Since Ironman Wisconsin I’ve been on a silly roller coaster of “what should I do next season?” In the weeks leading up to Ironman I had a plan that I was excited about, and swore I was going to stick to it. It only took a few days, but I had a change of heart. I think.
Original 2020 plan: Grandma’s Marathon and Marquette Marathon with a first attempt BQ goal. I know and have witnessed many runners train for years, missing a BQ by just seconds. If I pursue that goal I am fully aware and respect that most people don’t qualify in their first tries and I am not likely to be an exception. The first step in accomplishing a goal is to try, and that is/was(?) the plan.
Now 2020 plan: ….I have typed things here, backspaced, deleted, changed my mind the next day, an hour later, … 10/7/19 edit…HAHA I started this blog draft over a week ago. The plot keeps twisting. John has since qualified for Boston Marathon 2021 with a 6 minute buffer. He wants me to qualify so that we can run it together in 2021.
I have thought long and hard about all of this, giving myself time and not letting myself register for anything on impulse–heh, minus that sprint triathlon in Ohio and now a half marathon two weeks before Indy Monumental–What is wrong with me?!!
Here’s what I think I know; I do not have a good relationship with the marathon. Since my first one in 2010 I have always had a battle with every part of the process; picking the right race, training, taper, race week, race day and my performance. I always kick dirt and wished it could have gone better.
A (brief-haha) personal history of marathons:
2010 – Chicago Marathon in October. It was my first marathon. I used Hal Higdon’s Novice I training plan and I was just learning how to fuel for long distances. Race day was 80+ degrees, in October. It did not go well. While we all know your first marathon should not have a time goal, I thought I could finish in less than five hours. I finished in 5:17 and was fiercely determined to shed a full hour off of that finish time.
2010 – Rails to Trails Marathon in November. My stubborn fierce determination landed me at the starting line of my second marathon just four weeks after my first. Not only stubborn, but stupid, as I went into the race with some lingering knee pain after Chicago Marathon. I had to break five hours. I did, but I sure paid for it with an entire winter off of running nursing runner’s knee. On a positive note, this injury is what led me to the pool, which led me to triathlon.
2011 – Return to Chicago Marathon. I was so going to get it right this time, except Satan blew us another 80+ degree kiss on race day. What. The. Hell. 4:59.
2012 – Wisconsin Marathon in May. Still stubborn, thought I knew it all, unwilling to do what it takes to really improve. Five minute PR, 4:48.
2012 – On The Road for Education Marathon in Iowa, October. I was actually signed up for the Haunted Hustle Marathon in Middleton, but a few days before the race the weather showed 100% chance of rain and 40 degrees. It looked miserable so I drove to Iowa where it wouldn’t be raining, but I did get to enjoy 20+ mph wind gusts. A hard earned PR. 4:27.
2013 – Wisconsin Marathon. 4:34. An okay year?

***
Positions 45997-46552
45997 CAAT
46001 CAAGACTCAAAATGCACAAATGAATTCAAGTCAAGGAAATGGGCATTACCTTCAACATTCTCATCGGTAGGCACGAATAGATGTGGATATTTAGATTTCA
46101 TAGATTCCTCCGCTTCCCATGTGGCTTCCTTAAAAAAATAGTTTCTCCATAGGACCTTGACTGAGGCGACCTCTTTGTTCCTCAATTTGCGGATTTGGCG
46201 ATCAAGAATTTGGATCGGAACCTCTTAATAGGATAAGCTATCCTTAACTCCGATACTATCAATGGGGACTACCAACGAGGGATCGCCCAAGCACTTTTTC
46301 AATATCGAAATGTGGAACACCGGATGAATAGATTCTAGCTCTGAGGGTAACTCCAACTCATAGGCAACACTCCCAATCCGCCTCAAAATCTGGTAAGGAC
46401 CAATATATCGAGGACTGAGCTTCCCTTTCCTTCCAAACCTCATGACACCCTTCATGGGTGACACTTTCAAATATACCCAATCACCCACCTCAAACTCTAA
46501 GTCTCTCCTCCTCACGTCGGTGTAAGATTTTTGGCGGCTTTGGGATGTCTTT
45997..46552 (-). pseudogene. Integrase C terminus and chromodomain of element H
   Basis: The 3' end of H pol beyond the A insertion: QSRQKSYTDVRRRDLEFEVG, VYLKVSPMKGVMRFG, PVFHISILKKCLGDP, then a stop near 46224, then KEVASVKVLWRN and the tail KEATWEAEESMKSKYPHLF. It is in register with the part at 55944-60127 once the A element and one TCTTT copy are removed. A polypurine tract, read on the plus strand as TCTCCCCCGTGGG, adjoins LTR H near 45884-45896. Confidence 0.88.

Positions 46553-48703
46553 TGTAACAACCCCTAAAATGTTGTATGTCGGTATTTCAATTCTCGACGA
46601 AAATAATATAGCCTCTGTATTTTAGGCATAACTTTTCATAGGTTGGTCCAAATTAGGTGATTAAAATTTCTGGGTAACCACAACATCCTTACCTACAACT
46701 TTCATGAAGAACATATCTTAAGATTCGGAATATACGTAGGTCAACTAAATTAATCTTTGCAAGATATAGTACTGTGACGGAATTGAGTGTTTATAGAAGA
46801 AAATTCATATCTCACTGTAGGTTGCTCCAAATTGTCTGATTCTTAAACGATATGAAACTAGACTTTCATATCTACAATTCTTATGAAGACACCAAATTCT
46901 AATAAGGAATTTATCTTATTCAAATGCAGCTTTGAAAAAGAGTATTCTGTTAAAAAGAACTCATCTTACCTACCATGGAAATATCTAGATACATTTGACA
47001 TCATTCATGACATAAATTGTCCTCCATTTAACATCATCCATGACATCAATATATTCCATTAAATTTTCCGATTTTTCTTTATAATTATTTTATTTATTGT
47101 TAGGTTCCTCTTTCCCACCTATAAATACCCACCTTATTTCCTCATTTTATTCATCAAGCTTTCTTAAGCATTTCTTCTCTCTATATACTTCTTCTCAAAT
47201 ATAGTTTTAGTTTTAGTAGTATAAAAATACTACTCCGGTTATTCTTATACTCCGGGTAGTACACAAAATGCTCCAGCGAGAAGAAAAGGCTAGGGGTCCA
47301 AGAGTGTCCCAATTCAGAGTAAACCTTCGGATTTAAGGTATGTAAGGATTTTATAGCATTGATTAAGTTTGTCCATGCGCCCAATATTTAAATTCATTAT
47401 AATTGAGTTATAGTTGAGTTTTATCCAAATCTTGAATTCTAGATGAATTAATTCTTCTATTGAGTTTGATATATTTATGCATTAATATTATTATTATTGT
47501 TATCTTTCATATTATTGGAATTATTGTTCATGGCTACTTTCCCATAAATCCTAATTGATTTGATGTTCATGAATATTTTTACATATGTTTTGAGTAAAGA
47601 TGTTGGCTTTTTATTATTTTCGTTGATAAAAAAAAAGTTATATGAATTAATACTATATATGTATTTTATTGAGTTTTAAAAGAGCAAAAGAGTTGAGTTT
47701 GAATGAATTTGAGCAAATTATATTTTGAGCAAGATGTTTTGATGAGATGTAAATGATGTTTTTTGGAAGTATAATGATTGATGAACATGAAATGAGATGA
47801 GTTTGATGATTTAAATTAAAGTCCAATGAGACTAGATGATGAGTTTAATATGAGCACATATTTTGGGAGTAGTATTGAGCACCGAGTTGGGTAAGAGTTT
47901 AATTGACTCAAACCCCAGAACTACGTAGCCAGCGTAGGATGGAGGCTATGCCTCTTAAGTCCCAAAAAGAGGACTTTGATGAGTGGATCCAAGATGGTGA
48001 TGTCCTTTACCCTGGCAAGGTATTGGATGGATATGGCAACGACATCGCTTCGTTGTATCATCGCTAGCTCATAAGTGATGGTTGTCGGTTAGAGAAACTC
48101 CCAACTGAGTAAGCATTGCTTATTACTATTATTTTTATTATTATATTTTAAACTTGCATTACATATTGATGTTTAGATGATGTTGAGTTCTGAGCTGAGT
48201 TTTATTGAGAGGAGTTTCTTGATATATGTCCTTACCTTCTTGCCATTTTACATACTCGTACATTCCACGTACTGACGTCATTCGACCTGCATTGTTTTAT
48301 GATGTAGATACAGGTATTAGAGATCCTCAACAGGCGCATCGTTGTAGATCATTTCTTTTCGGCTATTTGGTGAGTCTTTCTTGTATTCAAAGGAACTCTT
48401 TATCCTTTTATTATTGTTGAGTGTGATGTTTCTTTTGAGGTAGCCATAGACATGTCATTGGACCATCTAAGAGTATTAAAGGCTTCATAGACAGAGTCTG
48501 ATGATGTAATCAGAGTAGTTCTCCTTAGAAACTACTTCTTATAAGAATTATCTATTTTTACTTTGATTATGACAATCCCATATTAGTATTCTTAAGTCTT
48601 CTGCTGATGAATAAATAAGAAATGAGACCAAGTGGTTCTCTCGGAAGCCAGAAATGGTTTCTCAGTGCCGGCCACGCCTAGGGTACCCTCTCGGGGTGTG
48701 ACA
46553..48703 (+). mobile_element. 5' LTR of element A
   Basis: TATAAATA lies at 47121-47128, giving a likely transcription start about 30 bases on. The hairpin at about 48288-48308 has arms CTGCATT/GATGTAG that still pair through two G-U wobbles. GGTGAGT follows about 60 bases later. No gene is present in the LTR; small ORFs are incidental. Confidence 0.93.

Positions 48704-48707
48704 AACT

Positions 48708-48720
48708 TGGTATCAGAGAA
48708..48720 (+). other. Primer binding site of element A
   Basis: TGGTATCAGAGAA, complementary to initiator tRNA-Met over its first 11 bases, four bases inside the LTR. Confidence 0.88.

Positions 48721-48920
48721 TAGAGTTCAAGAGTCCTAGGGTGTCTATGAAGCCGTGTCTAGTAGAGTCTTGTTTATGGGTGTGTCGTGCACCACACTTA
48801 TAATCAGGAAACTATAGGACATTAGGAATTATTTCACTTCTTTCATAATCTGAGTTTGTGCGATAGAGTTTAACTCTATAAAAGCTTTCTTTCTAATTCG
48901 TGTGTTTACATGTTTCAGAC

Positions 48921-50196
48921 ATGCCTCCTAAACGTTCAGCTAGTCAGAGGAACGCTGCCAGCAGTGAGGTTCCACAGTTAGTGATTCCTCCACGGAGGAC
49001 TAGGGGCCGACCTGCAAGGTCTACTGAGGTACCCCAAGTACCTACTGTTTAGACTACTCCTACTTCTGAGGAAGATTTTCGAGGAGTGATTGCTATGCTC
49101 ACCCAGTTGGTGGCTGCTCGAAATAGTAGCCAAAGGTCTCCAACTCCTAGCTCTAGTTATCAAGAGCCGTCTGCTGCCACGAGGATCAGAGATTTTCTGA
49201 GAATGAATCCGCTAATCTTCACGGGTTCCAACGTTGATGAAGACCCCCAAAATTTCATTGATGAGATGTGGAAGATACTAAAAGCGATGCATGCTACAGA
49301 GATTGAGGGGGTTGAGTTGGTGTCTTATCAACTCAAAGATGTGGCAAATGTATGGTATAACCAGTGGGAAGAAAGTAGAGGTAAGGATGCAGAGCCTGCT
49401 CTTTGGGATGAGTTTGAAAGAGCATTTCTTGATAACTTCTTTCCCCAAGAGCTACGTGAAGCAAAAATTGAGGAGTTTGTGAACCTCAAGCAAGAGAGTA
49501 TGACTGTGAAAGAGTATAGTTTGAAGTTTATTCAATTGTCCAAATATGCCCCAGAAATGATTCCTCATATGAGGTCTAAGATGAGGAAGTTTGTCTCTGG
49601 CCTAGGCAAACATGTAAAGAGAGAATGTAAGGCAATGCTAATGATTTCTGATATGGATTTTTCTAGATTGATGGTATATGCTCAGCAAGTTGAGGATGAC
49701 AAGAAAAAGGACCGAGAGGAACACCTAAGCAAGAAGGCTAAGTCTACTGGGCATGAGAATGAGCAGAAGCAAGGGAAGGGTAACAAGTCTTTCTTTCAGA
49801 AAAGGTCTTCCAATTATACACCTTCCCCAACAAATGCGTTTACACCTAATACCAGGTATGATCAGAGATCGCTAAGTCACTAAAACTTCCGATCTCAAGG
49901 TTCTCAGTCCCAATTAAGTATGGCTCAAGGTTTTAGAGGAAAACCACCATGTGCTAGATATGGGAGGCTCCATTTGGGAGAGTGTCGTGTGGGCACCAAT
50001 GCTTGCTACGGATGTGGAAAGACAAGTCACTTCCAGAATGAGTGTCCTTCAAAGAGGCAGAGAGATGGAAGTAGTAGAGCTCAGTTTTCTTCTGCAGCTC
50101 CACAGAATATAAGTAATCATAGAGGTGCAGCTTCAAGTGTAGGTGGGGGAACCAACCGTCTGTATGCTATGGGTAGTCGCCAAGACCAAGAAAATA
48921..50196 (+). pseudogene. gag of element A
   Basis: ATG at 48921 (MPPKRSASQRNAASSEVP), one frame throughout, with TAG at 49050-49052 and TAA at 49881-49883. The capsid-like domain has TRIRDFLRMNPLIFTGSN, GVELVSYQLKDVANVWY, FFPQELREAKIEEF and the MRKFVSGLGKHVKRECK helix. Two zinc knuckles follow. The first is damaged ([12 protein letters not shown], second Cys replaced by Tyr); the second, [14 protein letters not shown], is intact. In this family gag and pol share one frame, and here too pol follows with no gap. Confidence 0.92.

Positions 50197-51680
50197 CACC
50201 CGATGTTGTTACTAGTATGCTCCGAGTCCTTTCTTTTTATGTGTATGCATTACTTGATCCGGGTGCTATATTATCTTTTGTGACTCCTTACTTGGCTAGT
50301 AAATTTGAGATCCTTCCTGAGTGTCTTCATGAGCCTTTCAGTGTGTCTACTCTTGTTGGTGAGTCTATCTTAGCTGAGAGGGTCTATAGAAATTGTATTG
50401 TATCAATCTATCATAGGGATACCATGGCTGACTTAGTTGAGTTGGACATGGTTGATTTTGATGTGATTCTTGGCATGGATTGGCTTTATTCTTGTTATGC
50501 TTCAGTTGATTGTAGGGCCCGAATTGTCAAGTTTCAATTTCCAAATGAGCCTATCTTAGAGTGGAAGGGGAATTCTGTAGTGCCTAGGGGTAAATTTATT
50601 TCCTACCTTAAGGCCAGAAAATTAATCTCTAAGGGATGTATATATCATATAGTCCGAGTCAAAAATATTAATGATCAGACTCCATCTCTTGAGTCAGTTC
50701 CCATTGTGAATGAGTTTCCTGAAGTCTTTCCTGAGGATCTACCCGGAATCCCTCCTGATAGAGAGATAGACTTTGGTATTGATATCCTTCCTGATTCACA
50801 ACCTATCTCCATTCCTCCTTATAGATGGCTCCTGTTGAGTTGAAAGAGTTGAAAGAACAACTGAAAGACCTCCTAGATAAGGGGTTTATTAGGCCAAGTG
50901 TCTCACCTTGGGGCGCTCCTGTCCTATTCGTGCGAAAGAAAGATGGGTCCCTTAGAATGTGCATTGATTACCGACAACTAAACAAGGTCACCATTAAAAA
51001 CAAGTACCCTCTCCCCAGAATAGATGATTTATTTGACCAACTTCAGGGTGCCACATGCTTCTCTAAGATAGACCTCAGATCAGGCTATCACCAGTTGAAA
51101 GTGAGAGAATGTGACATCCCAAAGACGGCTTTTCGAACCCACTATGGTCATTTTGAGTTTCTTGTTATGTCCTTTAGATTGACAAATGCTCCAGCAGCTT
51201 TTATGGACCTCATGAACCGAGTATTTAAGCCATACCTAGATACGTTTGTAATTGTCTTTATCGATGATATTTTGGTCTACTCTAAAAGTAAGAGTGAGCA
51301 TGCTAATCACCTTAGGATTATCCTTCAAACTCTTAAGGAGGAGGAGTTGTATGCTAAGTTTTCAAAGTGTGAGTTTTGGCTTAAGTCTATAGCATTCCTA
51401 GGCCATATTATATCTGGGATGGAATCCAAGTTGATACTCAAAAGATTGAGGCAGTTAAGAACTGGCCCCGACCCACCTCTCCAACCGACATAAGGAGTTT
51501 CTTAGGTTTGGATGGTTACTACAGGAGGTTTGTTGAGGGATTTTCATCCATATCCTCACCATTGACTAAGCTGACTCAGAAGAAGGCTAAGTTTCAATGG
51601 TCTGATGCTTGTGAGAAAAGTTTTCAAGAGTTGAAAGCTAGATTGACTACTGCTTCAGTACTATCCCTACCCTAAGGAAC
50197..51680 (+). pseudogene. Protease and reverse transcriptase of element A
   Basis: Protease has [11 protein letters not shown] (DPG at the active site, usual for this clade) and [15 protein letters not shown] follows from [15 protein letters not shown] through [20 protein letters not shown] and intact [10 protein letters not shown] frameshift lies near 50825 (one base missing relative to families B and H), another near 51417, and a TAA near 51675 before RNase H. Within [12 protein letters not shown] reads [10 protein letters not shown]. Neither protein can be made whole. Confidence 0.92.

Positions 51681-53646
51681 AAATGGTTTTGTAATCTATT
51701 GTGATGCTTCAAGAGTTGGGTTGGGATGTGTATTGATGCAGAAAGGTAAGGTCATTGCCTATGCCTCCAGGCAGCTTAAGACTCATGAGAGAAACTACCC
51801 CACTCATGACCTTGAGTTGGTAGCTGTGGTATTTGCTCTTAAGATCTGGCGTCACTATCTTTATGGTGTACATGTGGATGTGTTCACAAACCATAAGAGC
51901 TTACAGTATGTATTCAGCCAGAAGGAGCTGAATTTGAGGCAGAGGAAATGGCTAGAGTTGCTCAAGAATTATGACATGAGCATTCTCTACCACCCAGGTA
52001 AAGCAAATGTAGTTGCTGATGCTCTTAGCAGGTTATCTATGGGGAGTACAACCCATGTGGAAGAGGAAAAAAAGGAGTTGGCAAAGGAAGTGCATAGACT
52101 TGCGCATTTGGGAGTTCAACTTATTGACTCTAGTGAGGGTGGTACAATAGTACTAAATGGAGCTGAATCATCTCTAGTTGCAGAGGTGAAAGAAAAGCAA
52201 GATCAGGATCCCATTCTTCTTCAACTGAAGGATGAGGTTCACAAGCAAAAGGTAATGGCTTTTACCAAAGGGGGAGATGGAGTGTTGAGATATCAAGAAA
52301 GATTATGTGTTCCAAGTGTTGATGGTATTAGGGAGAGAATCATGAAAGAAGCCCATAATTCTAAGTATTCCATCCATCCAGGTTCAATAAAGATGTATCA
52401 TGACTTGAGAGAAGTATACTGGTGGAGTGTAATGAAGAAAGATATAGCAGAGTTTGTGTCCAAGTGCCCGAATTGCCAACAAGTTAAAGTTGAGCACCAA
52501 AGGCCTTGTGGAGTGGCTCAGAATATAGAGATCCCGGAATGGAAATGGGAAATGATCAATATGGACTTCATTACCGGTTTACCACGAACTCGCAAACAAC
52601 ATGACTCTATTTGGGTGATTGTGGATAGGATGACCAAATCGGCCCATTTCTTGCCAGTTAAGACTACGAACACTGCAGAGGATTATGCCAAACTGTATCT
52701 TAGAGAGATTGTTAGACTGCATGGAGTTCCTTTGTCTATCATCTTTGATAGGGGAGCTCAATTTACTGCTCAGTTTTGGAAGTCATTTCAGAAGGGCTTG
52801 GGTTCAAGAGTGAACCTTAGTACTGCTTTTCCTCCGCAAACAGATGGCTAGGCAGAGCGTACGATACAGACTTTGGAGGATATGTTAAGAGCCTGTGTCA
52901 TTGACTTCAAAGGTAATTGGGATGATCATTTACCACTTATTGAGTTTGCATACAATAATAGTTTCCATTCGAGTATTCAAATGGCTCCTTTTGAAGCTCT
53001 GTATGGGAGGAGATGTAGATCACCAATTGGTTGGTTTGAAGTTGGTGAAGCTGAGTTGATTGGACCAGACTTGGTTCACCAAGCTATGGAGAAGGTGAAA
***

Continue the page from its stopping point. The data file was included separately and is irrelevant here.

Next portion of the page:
2014 – Wisconsin Marathon, DNF. Repeat of 2012. Unwilling. Stubborn.
2014 – Ironically my Ironman Wisconsin marathon was 5:17, the same as my first Chicago Marathon, yet I was proud of the time in this case.
2014 – St. Brons Marathon in October. 4:44. Approximately six weeks after Ironman Wisconsin.
2015 – Haunted Hustle Marathon, 4:38. I was so trained and ready to finish in my now five year goal of 4:17 (shaving an hour off of my first Chicago Marathon). This was the marathon where I learned about going out too fast. It was also a challenging, hilly route through some country roads where I don’t even like riding my bike up. John and I did win the costume contest though.
2015 – Rails to Trails Marathon, literally one week after the Haunted Hustle. I tried. 4:44.
2016 – Green Bay Marathon. 4:41. Nothing to write home about.
2016 – Rails to Trails Marathon. One giant not-my-day bonk-fest. 5:07.
2016 – Madison Marathon, one week after Rails to Trails. This was a better day. 4:32.
2017 – Madison Marathon, 4:37.
2018 – Madison Marathon. FINALLY- 4:15- An hour off of my first Chicago Marathon time. Truth be told about this race is that I went out greedy. I worked with a coach and I was too cocky to follow my coach’s plan. I followed the 4 hour pace group up until mile 18 when the hills of this course began to eat me alive.
2019 – Starved Rock Marathon. With newfound speed in my legs I set an ambitious goal to break four hours. I didn’t do much research on this course, and didn’t realize until race week how much elevation climbing there would be. To make it extra fun the race officials had to change the course due to area flooding, doubling the elevation gain. A PR on a tough course, but not sub four. 4:07.
I didn’t include every marathon in my recap above. Ironman marathons are their own story. In just this rundown of my marathon history the biggest lessons I can pluck out are:
- Do the work!
- Pick the right course!
- I’m probably too greedy to do well in this distance
I’ve attempted some big for me goals on tough courses and walked away discouraged. Right now I’m training for the Indy Monumental Marathon on November 9 with the goal of breaking four hours. As of right now, I know I am doing the work (that I can with the time I have) and have picked the right course. For added self-induced pressure I think the outcome of this one will push me in one way or the other for my 2020 race calendar.
I have five weeks to train like I’ve never trained before, to continue the “what-ifs”, and to keep enjoying this ridiculous journey!